and the Israelis did yesterday, the former killing 13
Israelis and the latter bombing houses in Ansar - once
an Israeli POW camp - which destroyed five more
Lebanese civilian lives. Mohamed Fneish, a Hizbollah
government minister - who scarcely represents all
Lebanese but talks as if he does - thundered away
about how "we" [presumably the Hizbollah, rather than
the Lebanese] will abide by it [the resolution] on
condition that no Israeli soldiers remains inside
Lebanese land."

There were more Israeli air attacks on Beirut's
southern suburbs yesterday - though heaven knows what
is left there to destroy - ensuring that even more
Shia Muslim civilians will remain refugees. Fearful
that the Israelis will bomb their trucks and claim
they were carrying missiles, the garbage collectors of
this city have abandoned their vehicles and the
familiar 1982 stench of burning rubbish now drifts
through the evening streets. Petrol is now so scarce
that a tank-full yesterday cost £250.

About the only gift to Lebanon in the UN resolution
was the expressed need to provide the UN with
remaining Israeli maps of landmines in Lebanon. But
Israel has again dropped lethal ordnance all over
southern Lebanon. Oh yes, and as usual, the UN draft
on these ambitious, hopelessly conceived ideas
"decides to remain actively seized of the matter". You
bet it does. And so, as they say, the war goes on.

What the UN wants...

* A full cessation of hostilities based upon, in
particular, the cessation by Hizbollah of all attacks
and the cessation by Israel of all offensive military

* Israel and Lebanon to support a permanent ceasefire
and a long-term solution based on the following
principles and elements:

* Strict respect by all parties for the sovereignty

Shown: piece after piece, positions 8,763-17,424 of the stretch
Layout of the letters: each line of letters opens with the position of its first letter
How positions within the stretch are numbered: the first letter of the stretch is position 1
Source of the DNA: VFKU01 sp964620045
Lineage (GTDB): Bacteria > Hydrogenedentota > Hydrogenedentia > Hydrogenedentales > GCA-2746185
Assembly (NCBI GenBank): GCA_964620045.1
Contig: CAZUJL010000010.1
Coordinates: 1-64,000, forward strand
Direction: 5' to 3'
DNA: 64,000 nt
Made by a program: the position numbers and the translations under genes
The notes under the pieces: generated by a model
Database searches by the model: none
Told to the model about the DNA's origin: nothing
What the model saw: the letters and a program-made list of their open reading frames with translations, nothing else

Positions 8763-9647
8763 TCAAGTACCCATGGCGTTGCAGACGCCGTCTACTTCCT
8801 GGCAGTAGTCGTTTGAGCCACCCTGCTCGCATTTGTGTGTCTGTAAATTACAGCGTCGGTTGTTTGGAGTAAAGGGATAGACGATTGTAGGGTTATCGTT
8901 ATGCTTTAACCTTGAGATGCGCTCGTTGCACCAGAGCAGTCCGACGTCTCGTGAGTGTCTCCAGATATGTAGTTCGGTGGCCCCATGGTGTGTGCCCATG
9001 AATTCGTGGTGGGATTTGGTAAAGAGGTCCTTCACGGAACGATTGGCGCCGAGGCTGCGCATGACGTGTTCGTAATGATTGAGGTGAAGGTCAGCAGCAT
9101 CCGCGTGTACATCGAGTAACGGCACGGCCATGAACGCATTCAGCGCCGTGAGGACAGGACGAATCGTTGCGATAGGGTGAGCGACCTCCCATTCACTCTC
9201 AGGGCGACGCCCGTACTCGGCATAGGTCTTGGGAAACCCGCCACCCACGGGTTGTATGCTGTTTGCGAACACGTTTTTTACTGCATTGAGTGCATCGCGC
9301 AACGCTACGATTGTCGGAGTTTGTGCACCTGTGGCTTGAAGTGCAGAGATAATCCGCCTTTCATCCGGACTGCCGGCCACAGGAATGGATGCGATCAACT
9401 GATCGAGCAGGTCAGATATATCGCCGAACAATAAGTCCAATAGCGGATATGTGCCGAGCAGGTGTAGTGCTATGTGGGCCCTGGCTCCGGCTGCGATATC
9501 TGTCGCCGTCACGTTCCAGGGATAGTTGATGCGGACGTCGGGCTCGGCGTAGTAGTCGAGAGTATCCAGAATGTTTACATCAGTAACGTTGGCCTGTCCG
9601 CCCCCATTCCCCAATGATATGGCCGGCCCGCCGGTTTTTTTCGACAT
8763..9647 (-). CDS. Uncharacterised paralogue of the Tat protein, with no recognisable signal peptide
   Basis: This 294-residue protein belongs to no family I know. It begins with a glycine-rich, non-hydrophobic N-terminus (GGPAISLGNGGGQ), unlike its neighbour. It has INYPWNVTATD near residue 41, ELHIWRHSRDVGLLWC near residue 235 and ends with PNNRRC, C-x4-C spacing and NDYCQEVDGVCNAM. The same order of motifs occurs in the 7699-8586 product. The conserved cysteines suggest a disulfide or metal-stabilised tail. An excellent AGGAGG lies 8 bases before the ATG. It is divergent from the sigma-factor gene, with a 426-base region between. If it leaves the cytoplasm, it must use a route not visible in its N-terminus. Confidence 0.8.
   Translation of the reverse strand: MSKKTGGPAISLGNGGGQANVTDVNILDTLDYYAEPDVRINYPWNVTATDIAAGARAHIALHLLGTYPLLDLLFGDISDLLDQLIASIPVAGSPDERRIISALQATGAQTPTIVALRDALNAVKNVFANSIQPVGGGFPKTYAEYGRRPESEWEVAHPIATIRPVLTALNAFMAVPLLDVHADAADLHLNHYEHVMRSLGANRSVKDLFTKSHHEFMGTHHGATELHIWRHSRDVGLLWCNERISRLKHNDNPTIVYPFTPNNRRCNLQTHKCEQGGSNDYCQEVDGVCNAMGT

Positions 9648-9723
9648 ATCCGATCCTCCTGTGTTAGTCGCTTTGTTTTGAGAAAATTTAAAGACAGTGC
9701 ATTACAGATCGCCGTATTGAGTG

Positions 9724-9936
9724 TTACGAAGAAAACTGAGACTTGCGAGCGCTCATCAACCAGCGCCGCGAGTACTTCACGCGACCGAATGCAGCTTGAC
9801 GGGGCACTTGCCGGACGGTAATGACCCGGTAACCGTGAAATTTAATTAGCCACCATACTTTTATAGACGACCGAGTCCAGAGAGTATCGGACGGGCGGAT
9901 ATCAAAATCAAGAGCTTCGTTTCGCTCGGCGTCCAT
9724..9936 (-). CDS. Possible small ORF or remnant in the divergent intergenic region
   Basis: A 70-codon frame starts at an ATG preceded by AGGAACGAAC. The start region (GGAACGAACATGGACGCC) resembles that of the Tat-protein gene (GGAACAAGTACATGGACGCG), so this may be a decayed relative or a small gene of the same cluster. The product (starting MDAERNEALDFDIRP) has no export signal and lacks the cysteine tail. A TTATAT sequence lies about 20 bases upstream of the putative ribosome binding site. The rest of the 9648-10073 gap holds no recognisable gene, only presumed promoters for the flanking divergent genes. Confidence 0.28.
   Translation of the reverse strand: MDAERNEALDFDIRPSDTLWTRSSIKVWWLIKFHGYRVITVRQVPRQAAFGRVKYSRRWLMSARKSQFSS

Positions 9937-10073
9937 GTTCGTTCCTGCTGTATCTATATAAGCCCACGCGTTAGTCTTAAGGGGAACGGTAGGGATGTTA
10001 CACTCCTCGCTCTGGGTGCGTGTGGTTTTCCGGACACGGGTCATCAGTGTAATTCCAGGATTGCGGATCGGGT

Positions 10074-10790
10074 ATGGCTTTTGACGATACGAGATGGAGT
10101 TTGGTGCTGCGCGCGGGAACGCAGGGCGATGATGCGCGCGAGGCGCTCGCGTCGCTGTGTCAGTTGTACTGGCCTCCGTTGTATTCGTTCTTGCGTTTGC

and territorial integrity of Israel and Lebanon;

* Full respect for the Blue Line by both parties;

* Delineation of the international borders of Lebanon,
especially in those areas where the border is disputed
or uncertain, including in the Shebaa farms area;

* Security arrangements to prevent the resumption of
hostilities, including the establishment between the
Blue Line and the Litani river of an area free of any
armed personnel, assets and weapons other than those
of the Lebanese armed and security forces, and of
UN-mandated international forces;

* Full implementation of the relevant provisions ...
that require the disarmament of all armed groups in

* Deployment of an international force in Lebanon;

* The Secretary General to develop, in liaison with
key international actors and the concerned parties,
proposals to implement the relevant provisions ... and
to present those proposals to the Security Council
within 30 days;

* The UN Interim Force in Lebanon (UNIFIL), upon
cessation of hostilities, to monitor its
implementation and extend assistance to ensure
humanitarian access to civilians and the safe return
of displaced persons;

* The government of Lebanon to ensure arms or related
material are not imported into Lebanon without its
consent and requests UNIFIL, conditions permitting, to
assist the government of Lebanon at its request;

* The Secretary-General to report to the Council
within one week on the implementation and provide any
relevant information in light of the Council's
intention to adopt a further resolution.